For fifteen seconds a year, Steve Buttleman is the most famous man in America. On the first Saturday of every May, sporting his famous red jacket and tiny black hat, he marches from the white pagoda behind the Churchill Downs Winner's Circle, lifts a polished brass horn to his caramel-colored mustache, and plays "Call to Post." Buttleman's rendition—a brief ditty that signals jockeys to lead their horses into the starting gate—grabs the attention of movie stars in Millionaire's Row, infield drunks, and countless television viewers. It's also the sign for Kentucky Derby fans to clutch their betting slips and start praying.
Bobby Rush is intent on making it clear that he's the buoyant master of his domain. Not that this is news to anyone who knows him and his music. The Louisiana-born preacher's son generated some heat in the Chicago blues scene of the '60s, but he ultimately chose to head in the exact opposite direction of all those Delta bluesmen who'd migrated to Northern cities to find work; he'd bring his colorful show to the chitlin' circuit's middle-of-nowhere juke joints instead. Even as his visibility has risen, he's remained admirably loyal to working-class African-American audiences, and that's by design.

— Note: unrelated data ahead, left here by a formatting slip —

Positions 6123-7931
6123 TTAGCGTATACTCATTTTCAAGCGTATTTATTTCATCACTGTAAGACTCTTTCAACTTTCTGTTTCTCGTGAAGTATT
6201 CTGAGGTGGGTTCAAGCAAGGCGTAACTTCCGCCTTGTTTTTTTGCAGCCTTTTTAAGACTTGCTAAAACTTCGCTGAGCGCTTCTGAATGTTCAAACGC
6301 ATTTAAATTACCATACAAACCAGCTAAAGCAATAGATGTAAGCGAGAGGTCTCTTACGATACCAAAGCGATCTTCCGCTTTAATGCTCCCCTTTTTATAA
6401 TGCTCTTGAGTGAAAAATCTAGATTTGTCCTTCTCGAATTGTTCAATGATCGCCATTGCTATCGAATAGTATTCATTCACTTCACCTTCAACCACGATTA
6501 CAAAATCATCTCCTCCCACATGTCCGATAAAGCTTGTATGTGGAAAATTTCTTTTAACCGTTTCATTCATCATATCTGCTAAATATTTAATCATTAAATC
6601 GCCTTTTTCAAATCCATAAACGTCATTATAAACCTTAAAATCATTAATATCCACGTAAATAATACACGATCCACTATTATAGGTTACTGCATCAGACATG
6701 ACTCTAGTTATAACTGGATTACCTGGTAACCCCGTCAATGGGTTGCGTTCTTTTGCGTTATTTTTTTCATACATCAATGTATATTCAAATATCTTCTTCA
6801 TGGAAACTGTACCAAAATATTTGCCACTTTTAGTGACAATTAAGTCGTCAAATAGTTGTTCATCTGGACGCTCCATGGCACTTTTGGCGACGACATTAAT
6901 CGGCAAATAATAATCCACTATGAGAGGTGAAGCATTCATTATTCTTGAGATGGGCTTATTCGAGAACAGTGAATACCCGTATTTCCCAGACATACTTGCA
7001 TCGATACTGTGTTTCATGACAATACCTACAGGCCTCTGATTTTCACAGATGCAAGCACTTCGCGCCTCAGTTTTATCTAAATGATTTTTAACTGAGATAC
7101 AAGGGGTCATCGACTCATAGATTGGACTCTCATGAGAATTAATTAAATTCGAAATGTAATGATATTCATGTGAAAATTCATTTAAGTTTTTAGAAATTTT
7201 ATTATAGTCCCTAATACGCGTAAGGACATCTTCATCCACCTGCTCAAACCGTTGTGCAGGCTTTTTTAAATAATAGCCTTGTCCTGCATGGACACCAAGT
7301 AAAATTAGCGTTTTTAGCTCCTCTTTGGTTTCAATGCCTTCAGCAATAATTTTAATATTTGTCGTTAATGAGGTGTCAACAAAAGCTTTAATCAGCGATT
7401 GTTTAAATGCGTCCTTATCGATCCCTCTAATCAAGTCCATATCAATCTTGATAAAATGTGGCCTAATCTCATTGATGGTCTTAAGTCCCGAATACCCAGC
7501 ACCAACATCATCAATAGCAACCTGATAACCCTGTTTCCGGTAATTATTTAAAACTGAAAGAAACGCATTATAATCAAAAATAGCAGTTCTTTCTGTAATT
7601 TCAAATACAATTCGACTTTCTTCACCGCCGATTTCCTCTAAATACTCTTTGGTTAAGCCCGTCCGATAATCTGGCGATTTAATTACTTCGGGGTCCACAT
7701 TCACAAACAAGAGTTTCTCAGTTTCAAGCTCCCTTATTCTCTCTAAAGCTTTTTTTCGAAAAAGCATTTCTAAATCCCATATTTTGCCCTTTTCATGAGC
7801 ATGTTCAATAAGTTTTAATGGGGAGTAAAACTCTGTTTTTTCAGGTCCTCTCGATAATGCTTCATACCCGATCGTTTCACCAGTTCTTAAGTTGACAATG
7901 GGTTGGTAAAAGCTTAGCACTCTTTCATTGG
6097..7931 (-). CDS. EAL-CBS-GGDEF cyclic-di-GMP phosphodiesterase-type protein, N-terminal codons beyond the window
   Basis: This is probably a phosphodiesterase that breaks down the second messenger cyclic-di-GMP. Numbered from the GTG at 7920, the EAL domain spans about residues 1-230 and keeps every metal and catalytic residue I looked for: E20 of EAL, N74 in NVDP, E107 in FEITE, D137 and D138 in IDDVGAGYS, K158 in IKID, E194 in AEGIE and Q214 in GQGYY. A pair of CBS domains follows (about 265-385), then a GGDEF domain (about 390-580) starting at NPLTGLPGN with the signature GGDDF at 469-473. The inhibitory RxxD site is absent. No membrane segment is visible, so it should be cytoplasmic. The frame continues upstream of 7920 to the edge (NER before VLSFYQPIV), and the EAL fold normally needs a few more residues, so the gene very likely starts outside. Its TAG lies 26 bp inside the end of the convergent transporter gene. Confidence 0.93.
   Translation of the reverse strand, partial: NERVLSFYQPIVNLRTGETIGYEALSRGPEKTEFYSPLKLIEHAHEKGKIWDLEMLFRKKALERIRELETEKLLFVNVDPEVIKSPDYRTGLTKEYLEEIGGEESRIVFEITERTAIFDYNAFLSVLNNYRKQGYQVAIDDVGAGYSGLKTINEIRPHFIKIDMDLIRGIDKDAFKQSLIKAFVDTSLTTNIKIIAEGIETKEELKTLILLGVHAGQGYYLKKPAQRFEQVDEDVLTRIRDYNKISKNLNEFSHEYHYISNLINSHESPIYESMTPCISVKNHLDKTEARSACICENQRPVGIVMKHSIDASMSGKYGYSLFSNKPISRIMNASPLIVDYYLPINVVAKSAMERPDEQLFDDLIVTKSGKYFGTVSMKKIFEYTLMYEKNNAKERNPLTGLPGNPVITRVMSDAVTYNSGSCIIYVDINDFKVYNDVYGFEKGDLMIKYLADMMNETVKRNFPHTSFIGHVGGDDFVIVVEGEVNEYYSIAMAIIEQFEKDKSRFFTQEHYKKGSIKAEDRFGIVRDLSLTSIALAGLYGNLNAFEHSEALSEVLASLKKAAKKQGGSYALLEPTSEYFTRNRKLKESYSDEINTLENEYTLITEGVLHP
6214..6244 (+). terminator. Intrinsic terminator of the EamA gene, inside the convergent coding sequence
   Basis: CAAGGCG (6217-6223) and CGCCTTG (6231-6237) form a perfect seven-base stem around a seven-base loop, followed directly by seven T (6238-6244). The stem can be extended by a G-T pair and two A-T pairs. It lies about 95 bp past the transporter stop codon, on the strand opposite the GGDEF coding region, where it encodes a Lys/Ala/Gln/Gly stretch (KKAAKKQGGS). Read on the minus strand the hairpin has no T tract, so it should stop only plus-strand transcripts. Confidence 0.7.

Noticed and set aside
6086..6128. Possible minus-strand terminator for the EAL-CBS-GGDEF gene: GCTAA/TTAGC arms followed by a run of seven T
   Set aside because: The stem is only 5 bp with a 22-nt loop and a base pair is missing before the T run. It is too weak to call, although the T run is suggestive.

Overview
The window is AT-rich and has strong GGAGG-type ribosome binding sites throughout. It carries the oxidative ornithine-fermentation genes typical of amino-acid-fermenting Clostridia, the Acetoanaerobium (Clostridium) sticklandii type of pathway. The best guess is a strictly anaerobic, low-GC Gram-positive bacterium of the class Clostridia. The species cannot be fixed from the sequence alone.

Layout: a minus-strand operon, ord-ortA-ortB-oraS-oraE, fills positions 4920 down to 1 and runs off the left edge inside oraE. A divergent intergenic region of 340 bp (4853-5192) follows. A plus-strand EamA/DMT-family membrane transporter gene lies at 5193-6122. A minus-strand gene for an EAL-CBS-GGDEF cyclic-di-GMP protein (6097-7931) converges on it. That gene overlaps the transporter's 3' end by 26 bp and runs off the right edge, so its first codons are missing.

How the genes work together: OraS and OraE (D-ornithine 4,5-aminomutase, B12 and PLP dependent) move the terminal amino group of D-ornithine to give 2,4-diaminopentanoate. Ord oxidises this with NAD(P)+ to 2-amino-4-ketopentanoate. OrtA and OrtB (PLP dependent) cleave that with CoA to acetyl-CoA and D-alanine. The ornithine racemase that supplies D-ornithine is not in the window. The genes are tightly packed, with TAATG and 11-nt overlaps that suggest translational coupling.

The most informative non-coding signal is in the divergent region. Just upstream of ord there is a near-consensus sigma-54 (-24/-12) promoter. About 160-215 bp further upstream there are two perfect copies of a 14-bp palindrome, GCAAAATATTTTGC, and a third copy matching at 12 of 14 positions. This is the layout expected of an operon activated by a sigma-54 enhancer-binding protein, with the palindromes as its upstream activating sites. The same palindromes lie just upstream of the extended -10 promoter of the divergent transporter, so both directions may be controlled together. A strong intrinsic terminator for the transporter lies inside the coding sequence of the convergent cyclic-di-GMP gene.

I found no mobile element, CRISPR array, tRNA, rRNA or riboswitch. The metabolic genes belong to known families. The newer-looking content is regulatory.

Being able to do music on that sort of scale, the scale of a world record—it’s just hard to do and still make it good with the restrictions of time and all. I’m really up for anything. I’d do whatever. I’d spit watermelon seeds, I’d grow my toenails long. I’d probably do way too many things.
His sophomore album, simply titled Do Things, leaves behind the ukulele prop and wry lyrics in pursuit of true, heartfelt posi-pop, still rife with glittering melodies and addictive hooks—it’s actually a perfect summer album worthy of any steamy afternoon.